Some of former New York City Comptroller Scott Stringer’s closest political allies pulled their endorsements of his mayoral campaign last year after a former campaign volunteer accused Stringer of unwanted sexual contact 20 years ago. Stringer denied he did anything wrong. Now, Stringer’s hoping for a bit of political revenge by backing candidates who are running against his old friends.
Stringer retweeted support for state Sen. Brian Kavanagh’s reelection campaign – as he’s being challenged by Assembly Member Yuh-Line Niou, who once called Stringer a mentor and friend but rescinded her support. Kavanagh is a longtime Stringer ally who endorsed his mayoral campaign too, and unlike Niou stuck with him until Election Day, when Stringer finished a distant fifth.
Stringer also retweeted info about a fundraiser for Robert Zimmerman, an old friend of Stringer’s who is running for Congress against state Sen. Alessandra Biaggi – who endorsed Stringer on the first day of his campaign, but later rescinded her support.
For Niou’s open Assembly seat, Stringer and his political mentor Rep. Jerry Nadler are supporting Grace Lee – a political nemesis of Niou who ran against her in 2020.
And Angel Vasquez, who’s challenging another former Stringer endorser in state Sen. Robert Jackson, told City & State that Stringer and his team “wanted to be helpful” to his campaign and “gave me a list of folks that I could contact on the Upper West Side.” Vasquez has been a political operative for the United Federation of Teachers, which also stood by Stringer and spent millions of dollars supporting him. But Stringer clearly isn’t going scorched earth against Jackson – the Upper West Side Democratic clubs that often follow Stringer’s word have all backed the incumbent.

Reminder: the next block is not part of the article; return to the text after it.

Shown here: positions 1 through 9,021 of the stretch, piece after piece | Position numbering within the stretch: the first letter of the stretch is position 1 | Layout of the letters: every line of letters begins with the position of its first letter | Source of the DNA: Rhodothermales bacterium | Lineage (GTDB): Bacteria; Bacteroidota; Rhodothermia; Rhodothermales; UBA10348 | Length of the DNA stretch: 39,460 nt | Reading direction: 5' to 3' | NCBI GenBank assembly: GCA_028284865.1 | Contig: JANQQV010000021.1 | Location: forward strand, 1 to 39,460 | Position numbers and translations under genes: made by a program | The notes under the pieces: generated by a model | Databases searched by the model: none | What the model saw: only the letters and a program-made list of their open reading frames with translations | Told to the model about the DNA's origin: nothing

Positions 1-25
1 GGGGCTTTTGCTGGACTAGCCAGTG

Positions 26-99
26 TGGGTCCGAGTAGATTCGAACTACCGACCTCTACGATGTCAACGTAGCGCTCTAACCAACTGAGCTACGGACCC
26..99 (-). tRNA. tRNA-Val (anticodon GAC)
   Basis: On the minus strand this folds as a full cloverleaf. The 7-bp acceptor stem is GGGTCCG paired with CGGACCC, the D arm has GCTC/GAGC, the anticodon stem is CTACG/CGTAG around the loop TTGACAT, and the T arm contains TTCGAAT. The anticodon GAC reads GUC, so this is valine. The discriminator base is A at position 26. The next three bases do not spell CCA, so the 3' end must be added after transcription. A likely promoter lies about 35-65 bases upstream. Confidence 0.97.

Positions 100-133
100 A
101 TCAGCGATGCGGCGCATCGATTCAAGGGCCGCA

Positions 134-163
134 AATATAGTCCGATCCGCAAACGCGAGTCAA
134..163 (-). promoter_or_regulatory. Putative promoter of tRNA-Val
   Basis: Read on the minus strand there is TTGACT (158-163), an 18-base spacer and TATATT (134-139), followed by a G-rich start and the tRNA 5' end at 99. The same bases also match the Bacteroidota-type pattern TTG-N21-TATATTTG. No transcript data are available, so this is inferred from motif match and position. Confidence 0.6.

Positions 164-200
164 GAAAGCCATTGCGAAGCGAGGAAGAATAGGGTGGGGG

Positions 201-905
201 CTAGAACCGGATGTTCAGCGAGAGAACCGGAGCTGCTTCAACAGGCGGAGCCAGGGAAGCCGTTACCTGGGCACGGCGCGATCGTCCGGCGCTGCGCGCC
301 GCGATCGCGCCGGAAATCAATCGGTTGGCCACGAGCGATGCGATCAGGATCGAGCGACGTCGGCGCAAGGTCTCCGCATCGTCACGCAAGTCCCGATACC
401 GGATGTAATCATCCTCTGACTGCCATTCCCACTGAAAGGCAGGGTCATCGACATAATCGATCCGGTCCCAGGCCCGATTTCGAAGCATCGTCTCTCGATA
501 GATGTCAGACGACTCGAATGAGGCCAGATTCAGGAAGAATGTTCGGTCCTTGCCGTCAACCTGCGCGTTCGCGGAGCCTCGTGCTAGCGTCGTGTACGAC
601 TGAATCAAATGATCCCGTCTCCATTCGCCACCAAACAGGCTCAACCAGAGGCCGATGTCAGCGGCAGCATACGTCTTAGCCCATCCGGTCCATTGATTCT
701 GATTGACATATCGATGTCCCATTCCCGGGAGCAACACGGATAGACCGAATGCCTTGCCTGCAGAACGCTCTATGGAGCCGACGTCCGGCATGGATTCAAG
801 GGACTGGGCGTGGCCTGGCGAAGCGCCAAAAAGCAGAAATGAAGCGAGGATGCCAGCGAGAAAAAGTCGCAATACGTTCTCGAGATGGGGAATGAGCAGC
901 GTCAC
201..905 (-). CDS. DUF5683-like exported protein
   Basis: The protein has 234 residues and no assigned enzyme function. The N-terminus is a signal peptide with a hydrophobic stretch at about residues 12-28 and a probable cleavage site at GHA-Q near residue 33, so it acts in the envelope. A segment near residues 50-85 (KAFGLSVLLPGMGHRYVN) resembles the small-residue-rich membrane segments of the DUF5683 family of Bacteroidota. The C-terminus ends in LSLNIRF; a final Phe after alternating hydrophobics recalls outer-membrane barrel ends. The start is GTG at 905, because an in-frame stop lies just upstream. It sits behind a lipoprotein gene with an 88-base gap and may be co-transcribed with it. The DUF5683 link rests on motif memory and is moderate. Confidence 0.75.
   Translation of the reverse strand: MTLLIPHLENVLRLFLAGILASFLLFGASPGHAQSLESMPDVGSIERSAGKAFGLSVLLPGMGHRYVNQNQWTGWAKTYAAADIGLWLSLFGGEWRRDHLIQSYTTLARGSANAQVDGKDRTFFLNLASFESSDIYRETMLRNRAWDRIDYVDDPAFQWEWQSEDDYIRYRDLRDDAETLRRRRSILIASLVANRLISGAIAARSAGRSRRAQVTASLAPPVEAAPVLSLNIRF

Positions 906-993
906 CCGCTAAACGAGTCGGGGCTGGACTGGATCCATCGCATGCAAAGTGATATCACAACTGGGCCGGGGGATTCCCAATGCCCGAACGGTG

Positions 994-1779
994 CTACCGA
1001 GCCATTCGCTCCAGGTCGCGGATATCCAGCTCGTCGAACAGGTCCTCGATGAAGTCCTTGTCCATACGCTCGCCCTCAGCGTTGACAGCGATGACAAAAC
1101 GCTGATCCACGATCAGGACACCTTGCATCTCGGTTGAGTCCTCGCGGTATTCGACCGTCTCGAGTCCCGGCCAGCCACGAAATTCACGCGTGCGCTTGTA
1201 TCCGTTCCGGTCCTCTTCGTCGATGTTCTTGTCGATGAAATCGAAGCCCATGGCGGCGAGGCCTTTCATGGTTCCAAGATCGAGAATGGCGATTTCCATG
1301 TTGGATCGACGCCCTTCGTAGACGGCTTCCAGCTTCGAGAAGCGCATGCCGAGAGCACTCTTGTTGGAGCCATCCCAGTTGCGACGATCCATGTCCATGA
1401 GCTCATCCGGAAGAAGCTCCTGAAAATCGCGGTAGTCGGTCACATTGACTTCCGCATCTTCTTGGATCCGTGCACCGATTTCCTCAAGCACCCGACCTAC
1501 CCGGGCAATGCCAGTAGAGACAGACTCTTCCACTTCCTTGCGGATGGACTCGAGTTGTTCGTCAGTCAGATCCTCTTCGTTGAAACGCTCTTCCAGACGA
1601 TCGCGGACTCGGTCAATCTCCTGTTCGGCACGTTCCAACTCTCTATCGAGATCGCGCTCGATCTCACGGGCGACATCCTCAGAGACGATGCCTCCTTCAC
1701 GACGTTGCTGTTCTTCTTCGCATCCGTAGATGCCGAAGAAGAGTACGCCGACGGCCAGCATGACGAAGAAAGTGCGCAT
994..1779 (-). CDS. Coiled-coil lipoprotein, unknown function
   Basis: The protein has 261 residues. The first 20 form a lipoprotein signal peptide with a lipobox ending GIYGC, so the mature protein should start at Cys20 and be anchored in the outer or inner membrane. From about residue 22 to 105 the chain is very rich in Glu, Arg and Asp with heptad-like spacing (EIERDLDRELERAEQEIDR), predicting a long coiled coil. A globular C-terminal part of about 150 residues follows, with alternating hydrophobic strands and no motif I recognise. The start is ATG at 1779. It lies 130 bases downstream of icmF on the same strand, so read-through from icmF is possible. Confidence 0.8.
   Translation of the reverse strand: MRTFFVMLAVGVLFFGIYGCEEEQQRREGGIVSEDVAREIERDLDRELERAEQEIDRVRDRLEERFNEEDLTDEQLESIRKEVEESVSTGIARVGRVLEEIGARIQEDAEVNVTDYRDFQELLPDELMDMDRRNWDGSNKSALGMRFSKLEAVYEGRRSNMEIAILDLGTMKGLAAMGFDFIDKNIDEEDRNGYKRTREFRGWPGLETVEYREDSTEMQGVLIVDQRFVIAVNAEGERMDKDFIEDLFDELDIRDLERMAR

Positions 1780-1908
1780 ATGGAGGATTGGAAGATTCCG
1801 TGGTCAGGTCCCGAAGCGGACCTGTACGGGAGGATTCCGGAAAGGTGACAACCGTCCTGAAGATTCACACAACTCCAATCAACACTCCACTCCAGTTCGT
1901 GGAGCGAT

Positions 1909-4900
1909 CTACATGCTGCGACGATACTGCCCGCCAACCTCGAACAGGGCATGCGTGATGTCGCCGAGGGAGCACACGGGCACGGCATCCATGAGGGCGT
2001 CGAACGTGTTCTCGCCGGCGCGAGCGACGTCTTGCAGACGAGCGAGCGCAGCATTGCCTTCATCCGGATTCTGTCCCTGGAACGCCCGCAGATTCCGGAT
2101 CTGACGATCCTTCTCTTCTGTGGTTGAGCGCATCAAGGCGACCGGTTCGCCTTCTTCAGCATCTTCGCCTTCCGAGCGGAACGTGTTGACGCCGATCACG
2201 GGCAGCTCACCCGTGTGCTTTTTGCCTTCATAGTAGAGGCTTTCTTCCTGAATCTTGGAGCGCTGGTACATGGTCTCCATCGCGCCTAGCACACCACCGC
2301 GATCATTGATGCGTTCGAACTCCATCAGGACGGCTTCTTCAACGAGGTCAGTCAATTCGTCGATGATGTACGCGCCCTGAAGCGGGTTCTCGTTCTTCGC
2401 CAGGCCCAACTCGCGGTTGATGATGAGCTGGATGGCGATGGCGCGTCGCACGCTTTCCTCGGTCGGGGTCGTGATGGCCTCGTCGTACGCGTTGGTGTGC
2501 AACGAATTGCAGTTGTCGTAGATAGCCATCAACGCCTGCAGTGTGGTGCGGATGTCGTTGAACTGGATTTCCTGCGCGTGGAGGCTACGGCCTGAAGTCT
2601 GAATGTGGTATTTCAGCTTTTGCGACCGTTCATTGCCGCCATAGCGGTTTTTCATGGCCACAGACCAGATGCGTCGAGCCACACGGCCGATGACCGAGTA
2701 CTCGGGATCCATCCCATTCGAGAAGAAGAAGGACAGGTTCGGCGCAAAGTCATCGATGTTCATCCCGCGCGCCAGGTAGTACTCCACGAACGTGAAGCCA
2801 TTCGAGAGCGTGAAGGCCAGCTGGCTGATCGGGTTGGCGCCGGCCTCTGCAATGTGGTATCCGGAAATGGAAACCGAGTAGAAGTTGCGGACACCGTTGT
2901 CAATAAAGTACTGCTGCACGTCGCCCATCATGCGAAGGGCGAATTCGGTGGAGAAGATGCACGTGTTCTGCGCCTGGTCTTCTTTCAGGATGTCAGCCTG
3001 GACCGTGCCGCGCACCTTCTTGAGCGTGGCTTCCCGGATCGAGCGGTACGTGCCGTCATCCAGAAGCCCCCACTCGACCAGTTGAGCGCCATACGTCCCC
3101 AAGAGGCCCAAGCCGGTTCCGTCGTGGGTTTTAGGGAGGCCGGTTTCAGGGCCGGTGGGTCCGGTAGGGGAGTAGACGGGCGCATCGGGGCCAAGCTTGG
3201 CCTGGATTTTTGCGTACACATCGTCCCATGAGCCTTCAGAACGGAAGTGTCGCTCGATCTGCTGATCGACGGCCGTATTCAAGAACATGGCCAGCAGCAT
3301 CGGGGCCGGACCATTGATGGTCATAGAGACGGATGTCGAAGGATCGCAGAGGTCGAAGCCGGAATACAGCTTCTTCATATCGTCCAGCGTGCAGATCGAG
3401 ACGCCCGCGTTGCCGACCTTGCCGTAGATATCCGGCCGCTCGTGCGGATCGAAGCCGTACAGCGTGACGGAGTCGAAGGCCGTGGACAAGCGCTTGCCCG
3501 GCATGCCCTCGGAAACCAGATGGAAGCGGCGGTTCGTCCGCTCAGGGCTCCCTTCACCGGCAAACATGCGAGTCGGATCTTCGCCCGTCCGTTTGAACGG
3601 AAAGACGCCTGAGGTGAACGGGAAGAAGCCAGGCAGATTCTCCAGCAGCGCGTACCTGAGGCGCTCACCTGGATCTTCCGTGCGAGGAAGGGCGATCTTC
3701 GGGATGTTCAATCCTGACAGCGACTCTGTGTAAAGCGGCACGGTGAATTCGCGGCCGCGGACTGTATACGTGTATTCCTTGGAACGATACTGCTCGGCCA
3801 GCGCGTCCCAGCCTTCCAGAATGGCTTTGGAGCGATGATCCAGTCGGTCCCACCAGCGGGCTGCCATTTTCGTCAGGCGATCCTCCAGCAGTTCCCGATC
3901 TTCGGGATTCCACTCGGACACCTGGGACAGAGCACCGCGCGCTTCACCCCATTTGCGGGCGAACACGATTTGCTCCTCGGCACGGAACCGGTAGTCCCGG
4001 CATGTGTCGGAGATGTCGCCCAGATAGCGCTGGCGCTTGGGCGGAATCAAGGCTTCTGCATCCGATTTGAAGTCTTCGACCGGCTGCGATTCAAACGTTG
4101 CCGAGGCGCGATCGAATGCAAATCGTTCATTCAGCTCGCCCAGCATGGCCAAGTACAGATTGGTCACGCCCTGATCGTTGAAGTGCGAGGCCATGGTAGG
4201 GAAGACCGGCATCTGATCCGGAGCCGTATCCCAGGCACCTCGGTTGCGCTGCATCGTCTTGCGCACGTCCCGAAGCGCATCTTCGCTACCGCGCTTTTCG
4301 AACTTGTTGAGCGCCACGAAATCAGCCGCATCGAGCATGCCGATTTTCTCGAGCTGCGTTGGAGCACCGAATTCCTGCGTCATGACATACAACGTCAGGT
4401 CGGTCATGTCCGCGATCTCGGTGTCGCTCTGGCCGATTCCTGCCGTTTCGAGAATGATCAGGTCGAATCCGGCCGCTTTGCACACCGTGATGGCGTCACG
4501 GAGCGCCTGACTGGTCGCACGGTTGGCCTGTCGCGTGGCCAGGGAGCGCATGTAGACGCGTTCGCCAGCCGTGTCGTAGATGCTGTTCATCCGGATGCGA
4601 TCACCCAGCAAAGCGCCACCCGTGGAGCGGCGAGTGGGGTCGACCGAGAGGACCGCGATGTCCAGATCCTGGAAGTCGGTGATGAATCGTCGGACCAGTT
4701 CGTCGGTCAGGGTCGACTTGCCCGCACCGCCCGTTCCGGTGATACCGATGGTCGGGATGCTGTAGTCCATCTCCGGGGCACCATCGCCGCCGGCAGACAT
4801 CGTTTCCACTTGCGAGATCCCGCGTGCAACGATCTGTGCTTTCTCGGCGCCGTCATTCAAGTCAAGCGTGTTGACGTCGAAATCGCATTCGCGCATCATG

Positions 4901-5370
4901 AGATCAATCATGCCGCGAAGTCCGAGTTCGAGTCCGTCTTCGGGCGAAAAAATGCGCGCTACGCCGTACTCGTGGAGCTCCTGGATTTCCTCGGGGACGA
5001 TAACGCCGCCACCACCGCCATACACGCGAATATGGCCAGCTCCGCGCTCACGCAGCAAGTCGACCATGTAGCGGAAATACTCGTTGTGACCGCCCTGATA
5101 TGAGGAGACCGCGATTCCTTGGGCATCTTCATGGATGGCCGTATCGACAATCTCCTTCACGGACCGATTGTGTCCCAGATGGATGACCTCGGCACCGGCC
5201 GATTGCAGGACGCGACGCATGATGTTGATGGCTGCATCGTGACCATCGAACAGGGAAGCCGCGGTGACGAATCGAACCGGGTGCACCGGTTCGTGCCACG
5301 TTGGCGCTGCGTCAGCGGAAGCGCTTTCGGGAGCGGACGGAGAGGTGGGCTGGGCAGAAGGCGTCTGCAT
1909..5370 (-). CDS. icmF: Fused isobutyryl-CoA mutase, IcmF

Stringer declined to comment, as did Biaggi, Niou and Zimmerman, while Jackson and Kavanagh couldn’t be reached. Political insiders said it was absolutely a case of political revenge. After all, Stringer and his family have made no secret of his disappointment with those who left his campaign telling Forward he was “personally hurt” by politicians who rescinded their endorsements.
Stringer isn’t working as an elected official for the first time since 1992, after being term-limited out of office at the end of 2021. He was rumored to be interested in becoming a commissioner in Mayor Eric Adams’ government – maybe parks – but he is jobless for now, while sources said he has been doing some informal consulting. His political career may not be over either. A November 2021 Data for Progress poll of likely primary voters had him at 31% to state Comptroller Tom DiNapoli’s 32% in a hypothetical matchup – and he told Politico New York he was “gratified” by the result. He has been welcomed by everyone from Rep. Alexandria Ocasio-Cortez to U.S. Sen. Chuck Schumer, and many expect him to find a way to position himself to succeed Nadler upon his inevitable retirement.